Public Standards Committee Meeting. Health Information Technology Standards Committee Advisory Meeting.  Monthly beginning January 28, 2015.  Locations to be published.  This notice announces forthcoming meetings of a public advisory committee of the Office of the National Coordinator for Health Information Technology (ONC). The function of the committee is to provide recommendations to the National Coordinator on standards, implementation specifications, and certification criteria for the electronic exchange and use of health information for purposes of adoption, consistent with the implementation of the Federal Health IT Strategic Plan, and in accordance with policies developed by the Health IT Policy Committee. [Federal Register]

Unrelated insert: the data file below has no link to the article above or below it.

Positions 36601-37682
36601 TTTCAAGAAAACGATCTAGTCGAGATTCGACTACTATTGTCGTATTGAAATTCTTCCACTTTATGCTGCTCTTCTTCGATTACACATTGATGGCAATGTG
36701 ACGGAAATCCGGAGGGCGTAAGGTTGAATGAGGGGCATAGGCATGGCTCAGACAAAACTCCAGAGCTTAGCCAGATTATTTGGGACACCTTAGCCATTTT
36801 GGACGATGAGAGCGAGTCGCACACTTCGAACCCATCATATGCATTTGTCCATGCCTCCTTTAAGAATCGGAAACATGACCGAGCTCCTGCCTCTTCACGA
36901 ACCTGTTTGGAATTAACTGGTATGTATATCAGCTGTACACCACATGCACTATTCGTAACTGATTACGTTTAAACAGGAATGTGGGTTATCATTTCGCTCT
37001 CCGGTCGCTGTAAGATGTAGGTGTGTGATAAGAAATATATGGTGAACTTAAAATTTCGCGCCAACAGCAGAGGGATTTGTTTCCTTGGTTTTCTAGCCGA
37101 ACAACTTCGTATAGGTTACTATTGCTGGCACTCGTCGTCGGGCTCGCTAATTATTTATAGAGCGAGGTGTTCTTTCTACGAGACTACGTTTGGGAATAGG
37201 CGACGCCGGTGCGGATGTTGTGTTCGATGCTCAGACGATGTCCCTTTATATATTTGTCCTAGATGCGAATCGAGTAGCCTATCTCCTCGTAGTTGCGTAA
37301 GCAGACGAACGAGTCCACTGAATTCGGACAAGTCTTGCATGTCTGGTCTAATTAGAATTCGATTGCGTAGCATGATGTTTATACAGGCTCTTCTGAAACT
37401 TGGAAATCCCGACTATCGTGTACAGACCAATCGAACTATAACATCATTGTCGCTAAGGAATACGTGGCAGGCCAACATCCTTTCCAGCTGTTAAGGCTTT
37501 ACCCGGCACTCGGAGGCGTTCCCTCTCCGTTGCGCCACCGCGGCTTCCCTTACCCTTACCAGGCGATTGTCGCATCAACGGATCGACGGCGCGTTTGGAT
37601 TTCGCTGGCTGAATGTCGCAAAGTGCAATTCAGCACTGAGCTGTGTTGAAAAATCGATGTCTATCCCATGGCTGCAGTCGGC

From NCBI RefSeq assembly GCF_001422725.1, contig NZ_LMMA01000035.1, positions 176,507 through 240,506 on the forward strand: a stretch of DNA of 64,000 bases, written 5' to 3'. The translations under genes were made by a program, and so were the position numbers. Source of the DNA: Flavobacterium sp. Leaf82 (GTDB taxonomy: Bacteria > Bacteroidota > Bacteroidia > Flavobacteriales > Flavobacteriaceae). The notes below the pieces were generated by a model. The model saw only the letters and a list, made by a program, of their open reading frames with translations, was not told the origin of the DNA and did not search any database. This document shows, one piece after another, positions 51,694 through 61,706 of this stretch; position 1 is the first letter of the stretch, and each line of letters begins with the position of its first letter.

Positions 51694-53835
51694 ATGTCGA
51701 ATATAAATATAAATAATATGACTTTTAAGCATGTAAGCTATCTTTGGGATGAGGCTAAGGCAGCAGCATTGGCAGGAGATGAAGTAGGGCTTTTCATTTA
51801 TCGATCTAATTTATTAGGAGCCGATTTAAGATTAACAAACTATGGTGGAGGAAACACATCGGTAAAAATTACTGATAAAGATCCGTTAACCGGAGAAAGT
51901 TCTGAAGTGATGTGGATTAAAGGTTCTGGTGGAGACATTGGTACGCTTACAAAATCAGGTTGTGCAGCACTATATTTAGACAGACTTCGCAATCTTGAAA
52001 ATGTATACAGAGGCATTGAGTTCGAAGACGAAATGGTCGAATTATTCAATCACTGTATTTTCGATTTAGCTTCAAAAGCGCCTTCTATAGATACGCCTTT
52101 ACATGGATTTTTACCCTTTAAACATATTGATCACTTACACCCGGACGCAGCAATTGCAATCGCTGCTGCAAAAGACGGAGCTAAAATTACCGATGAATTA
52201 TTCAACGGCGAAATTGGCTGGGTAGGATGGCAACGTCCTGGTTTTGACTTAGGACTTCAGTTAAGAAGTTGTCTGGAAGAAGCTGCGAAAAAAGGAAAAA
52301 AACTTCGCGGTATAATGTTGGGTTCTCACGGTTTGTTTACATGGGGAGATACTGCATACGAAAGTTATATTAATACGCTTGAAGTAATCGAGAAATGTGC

Public Workshop. Seventh Annual Sentinel Initiative. February 5, 2015.  Washington, DC.  Convened by the Engelberg Center for Health Care Reform at the Brookings Institution and supported by a cooperative agreement with FDA, this 1-day workshop will bring the stakeholder community together to discuss a variety of topics on active medical product surveillance. There will also be a live webcast for those unable to attend the meeting in person. [Federal Register]

Public Workshop. Optimizing FDA’s Regulatory Oversight of Next Generation Sequencing Diagnostic Tests.  February 20, 2015.  Natcher Center at the National Institutes of Health Campus, Bethesda, MD.  The purpose of this workshop is to discuss and receive feedback from the community on the questions in the discussion paper on diagnostic tests for human genetics or genomics using next generation sequencing (NGS) technology. [Federal Register]